Simulation studies have shown how the New Port of Veracruz can increase safety and optimise operational efficiency for container ships calling the port.

The Port Administration of Veracruz (APIVER) have planned the expansion of its terminal facilities, including the construction of a new separate port area, called the New Port of Veracruz (NPV). 

NPV is located northwest of the existing port in the area of the Bahía de Vergara and consists of a terminal area of approximately 2500 m in length protected by a breakwater creating an artificial barrier east of the terminals.

New simulations help captains and pilots gain experience with the new port and new tug strategies

The new simulations were performed to confirm the results from 2008 and to determine the feasibility of operating the new port with container ships up to 366 m LOA under prevailing environmental conditions using different tug strategies.

Further, the simulations helped the captains and pilots gain experience with the new port and made it possible for them to try new strategies for the use of tugs. Specifically, the simulations aimed at demonstrating the advantage of using tugs “working on the line” rather than using the “Yankee” method where tugs are connected as push/pull on the beam.

The pilots and captains could see that the “working on the line” proved to be safer and more effective and it even proved that the number of tugs could be reduced. Local Veracruz pilots and captains sailed the different container ships during the six days of simulations.

The "Yankee" method.
The "tow in line" method.

Simulations visualises improvement opportunities (harbour design and tug use) for all stakeholders

The simulator is an excellent tool for evaluating new developments within harbour design and strategies for use of tugs. However, another important function is that all stakeholders get a visualisation of how the new port is operated as seen from a mariners’ point of view.

Thereby it is possible to discuss and try different strategies to get the most optimal solutions for the port and the shipowner with respect to safety e.g. approach strategy, tug strategy and so on. In the case of Veracruz, the stakeholder group consisted of captains, pilots, engineers and administration.

Changes to the layout can be done immediately during evaluation simulations

A huge advantage is that changes to layout found during the simulations can be incorporated in the simulations, which was the case for the Veracruz evaluation simulations.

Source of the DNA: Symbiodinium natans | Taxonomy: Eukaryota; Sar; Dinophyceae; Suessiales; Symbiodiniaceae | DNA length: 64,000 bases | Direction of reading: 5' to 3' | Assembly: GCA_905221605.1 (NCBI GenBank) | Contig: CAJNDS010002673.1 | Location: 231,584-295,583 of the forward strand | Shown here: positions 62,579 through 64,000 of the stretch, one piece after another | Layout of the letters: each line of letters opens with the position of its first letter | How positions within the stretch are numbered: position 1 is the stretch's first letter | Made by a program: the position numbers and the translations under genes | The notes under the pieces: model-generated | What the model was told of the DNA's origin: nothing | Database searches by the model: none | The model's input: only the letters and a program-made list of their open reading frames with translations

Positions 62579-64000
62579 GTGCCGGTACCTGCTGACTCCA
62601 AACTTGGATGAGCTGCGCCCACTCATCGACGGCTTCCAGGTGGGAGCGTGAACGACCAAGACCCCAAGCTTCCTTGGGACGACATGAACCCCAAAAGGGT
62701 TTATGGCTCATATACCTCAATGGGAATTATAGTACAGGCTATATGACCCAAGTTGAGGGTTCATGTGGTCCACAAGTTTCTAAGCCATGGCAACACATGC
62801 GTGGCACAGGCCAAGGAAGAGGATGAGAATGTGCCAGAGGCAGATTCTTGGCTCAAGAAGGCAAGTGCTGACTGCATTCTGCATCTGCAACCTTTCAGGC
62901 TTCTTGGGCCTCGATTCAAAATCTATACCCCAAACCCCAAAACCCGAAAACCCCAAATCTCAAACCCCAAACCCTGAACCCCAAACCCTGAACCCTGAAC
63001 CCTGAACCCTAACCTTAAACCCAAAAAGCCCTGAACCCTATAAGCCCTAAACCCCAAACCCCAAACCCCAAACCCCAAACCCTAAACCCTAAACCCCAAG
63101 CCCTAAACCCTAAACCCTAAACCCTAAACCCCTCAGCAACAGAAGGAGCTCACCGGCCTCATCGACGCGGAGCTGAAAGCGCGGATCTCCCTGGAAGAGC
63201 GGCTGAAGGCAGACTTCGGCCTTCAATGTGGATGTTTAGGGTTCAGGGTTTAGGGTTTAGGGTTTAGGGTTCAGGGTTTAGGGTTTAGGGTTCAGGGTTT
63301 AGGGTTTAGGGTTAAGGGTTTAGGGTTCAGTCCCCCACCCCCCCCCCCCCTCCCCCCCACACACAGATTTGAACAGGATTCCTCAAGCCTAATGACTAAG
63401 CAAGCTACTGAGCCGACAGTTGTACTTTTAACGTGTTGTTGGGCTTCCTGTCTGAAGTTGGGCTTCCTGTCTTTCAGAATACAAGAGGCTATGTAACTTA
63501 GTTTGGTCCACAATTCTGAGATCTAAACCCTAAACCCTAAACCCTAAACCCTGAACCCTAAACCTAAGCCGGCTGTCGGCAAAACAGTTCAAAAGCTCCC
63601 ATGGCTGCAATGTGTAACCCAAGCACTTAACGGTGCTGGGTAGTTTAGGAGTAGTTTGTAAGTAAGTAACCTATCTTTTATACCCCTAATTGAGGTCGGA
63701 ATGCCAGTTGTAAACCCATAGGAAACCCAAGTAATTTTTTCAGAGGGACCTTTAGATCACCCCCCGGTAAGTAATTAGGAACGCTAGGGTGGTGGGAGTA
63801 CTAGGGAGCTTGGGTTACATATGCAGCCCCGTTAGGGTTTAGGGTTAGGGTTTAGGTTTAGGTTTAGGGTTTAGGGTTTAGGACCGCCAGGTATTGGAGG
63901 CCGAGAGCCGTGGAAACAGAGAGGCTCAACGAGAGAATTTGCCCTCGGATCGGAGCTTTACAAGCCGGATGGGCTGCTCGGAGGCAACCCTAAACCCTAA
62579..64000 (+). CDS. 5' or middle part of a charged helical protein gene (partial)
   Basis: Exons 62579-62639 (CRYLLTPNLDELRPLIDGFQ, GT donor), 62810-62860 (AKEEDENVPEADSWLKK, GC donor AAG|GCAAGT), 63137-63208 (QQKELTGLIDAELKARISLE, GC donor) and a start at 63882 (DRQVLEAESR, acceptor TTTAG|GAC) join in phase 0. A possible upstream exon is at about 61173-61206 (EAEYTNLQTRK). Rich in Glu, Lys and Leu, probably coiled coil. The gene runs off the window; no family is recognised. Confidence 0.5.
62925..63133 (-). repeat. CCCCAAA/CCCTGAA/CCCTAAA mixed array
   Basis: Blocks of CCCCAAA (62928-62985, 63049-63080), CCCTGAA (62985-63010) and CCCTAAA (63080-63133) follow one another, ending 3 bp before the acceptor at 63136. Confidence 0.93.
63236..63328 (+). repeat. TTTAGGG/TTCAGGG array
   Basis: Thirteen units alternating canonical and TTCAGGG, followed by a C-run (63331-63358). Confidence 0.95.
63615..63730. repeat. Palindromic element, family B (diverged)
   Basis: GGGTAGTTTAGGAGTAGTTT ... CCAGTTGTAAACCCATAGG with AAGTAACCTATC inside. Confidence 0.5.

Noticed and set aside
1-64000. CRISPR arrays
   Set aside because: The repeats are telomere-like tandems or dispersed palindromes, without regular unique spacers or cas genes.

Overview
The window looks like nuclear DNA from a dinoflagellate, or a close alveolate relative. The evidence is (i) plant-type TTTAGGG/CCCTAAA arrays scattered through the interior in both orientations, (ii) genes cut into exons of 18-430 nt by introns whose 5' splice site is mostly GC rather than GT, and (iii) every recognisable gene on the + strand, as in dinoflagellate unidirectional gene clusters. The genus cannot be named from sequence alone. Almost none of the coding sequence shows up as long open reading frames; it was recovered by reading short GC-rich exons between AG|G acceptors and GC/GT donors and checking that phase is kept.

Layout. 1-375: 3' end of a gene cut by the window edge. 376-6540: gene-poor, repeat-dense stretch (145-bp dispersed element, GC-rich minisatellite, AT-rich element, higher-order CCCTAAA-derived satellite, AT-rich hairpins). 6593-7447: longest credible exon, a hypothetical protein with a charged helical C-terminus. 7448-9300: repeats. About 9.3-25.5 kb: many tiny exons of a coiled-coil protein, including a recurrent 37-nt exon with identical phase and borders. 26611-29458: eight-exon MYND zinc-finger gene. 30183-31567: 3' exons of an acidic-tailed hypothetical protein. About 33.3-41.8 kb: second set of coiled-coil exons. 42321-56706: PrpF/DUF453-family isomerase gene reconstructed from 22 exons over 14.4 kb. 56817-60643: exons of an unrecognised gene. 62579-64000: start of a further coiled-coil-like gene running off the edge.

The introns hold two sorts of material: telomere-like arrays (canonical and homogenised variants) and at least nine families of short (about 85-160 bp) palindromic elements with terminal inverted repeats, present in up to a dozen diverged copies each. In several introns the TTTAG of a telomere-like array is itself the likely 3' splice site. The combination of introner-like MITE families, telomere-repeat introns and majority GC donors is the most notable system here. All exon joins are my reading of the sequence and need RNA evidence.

It was found that the turn into the terminal area was problematic and a suggestion for a smoother turn was suggested. With the flexibility of the FORCE Technology simulator and personnel a new database was created with the smoother turn and it was tested.

It was found that the new suggested turn was smoother and safer for the pilots and captains to negotiate to the satisfaction of the stakeholders.
Turn before optimisation.
Turn after optimisation.

How simulations lead to improved safety and efficiency of the port operations of the New Port of Veracruz

During the Veracruz simulations a lot of subjects were discussed among the stakeholders such as environmental limits, speed limitations, existing tug capacity versus future tug capacity, strategy for use of tugs, under keel clearance, training of pilots and tug masters etc.

All the issues discussed and tested during the simulations led to an outcome that can be used for improving the safety of the port operations in the New Port of Veracruz (NPV). The new simulations of the manoeuvrability and operational safety in the NPV resulted in:

  • Confirmation that the approach channel is adequate for container ships up to 366 m LOA
  • Confirmation that changing the turn into the terminal area will improve safety
  • Confirmation that using the “in line” method instead of “Yankee” method can reduce the number tugs needed to safely control the container ships
  • Confirmation that draft of ships tested (13.5 m) did not cause problems for under keel clearance
  • Implementation of a speed limit when negotiating the channel and the swing into the terminal area.